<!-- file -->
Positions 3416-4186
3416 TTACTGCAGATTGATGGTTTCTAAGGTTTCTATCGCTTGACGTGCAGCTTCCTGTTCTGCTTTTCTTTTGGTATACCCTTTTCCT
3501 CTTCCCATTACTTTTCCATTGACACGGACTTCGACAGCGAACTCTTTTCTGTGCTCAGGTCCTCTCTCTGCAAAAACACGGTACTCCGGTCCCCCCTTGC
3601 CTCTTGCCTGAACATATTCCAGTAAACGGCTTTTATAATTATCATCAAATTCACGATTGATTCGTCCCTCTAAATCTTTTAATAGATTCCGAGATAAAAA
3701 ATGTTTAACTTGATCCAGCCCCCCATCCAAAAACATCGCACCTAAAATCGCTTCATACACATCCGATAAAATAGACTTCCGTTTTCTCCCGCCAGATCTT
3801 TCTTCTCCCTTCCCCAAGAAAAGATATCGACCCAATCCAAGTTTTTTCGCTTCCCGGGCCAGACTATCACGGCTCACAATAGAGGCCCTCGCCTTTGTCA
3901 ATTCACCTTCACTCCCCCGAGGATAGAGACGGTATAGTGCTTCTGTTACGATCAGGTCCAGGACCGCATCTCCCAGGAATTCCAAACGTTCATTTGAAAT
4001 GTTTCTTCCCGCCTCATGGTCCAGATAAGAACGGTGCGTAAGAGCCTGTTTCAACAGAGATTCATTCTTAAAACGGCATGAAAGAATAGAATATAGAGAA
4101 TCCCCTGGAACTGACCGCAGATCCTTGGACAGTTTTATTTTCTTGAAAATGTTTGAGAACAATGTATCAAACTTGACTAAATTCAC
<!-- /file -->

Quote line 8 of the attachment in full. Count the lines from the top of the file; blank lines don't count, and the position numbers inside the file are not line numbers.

4001 GTTTCTTCCCGCCTCATGGTCCAGATAAGAACGGTGCGTAAGAGCCTGTTTCAACAGAGATTCATTCTTAAAACGGCATGAAAGAATAGAATATAGAGAA